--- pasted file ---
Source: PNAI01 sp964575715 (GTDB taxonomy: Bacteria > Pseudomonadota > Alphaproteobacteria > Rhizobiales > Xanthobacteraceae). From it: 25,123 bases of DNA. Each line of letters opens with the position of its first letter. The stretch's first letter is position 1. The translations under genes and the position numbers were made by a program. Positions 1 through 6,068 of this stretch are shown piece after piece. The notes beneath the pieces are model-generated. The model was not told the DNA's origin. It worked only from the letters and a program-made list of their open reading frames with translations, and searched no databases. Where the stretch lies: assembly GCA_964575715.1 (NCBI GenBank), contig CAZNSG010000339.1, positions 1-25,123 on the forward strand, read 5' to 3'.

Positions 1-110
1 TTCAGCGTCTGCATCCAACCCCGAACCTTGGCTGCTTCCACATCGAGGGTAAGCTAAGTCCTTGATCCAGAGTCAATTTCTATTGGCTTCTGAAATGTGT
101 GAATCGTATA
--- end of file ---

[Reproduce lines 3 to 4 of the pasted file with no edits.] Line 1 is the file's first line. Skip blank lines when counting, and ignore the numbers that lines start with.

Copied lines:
1 TTCAGCGTCTGCATCCAACCCCGAACCTTGGCTGCTTCCACATCGAGGGTAAGCTAAGTCCTTGATCCAGAGTCAATTTCTATTGGCTTCTGAAATGTGT
101 GAATCGTATA